Automated classification of dopaminergic neurons in the rodent brain

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Author(s)
Alavi, A
Cavanagh, B
Tuxworth, G
Meedeniya, A
Mackay-Sim, A
Blumenstein, M
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Robert Kozma

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2009
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1976781 bytes

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Atlanta, Georgia, United States

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Abstract

Accurate morphological characterization of the multiple neuronal classes of the brain would facilitate the elucidation of brain function and the functional changes that underlie neurological disorders such as Parkinson's diseases or Schizophrenia. Manual morphological analysis is very time-consuming and suffers from a lack of accuracy because some cell characteristics are not readily quantified. This paper presents an investigation in automating the classification of dopaminergic neurons located in the brainstem of the rodent, a region critical to the regulation of motor behaviour and is implicated in multiple neurological disorders including Parkinson's disease. Using a Carl Zeiss Axioimager Z1 microscope with Apotome, salient information was obtained from images of dopaminergic neurons using a structural feature extraction technique. A data set of 100 images of neurons was generated and a set of 17 features was used to describe their morphology. In order to identify differences between neurons, 2-dimensional and 3-dimensional image representations were analyzed. This paper compares the performance of three popular classification methods in bioimage classification (Support Vector Machines (SVMs), Back Propagation Neural Networks (BPNNs) and Multinomial Logistic Regression (MLR)), and the results show a significant difference between machine classification (with 97% accuracy) and human expert based classification (72% accuracy).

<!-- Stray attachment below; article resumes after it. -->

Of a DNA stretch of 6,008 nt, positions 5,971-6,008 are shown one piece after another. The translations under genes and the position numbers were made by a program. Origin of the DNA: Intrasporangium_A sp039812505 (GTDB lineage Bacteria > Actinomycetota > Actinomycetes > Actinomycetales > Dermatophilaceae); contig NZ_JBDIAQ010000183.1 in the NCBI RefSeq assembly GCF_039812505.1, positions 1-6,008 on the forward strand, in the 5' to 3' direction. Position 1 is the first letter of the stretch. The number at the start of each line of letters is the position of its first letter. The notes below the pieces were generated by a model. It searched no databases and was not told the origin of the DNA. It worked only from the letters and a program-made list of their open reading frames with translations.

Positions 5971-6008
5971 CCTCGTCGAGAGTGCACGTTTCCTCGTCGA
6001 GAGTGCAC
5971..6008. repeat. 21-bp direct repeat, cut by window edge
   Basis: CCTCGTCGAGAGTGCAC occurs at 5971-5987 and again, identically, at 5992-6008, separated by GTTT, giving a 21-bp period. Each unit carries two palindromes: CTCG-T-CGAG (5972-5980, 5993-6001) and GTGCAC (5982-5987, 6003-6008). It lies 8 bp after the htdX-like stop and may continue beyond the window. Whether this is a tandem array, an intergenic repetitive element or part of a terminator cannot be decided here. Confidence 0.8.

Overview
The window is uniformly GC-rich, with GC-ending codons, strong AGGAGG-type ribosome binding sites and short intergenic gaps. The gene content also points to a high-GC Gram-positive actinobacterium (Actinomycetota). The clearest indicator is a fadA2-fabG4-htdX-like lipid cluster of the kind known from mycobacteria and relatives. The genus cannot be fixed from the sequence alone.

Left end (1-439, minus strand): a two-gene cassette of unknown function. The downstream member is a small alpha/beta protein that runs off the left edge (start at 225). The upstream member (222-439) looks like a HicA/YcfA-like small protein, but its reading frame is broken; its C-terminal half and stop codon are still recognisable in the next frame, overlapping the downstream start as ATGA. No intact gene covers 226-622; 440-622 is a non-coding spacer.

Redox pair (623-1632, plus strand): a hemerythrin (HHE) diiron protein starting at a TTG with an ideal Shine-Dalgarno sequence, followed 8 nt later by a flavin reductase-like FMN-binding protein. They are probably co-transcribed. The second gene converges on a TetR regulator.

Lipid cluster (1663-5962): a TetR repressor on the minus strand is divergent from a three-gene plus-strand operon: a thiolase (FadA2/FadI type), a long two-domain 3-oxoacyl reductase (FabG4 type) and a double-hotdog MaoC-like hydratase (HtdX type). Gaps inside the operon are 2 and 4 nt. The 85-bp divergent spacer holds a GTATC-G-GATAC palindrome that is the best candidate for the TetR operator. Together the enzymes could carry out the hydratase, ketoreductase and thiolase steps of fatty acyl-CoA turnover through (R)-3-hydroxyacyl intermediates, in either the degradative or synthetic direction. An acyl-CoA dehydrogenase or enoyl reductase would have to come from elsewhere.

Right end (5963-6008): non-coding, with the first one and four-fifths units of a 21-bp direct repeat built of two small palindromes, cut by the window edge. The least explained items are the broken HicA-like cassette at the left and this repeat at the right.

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Proceedings of the International Joint Conference on Neural Networks

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© 2009 IEEE. Personal use of this material is permitted. However, permission to reprint/republish this material for advertising or promotional purposes or for creating new collective works for resale or redistribution to servers or lists, or to reuse any copyrighted component of this work in other works must be obtained from the IEEE.

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Neurosciences not elsewhere classified

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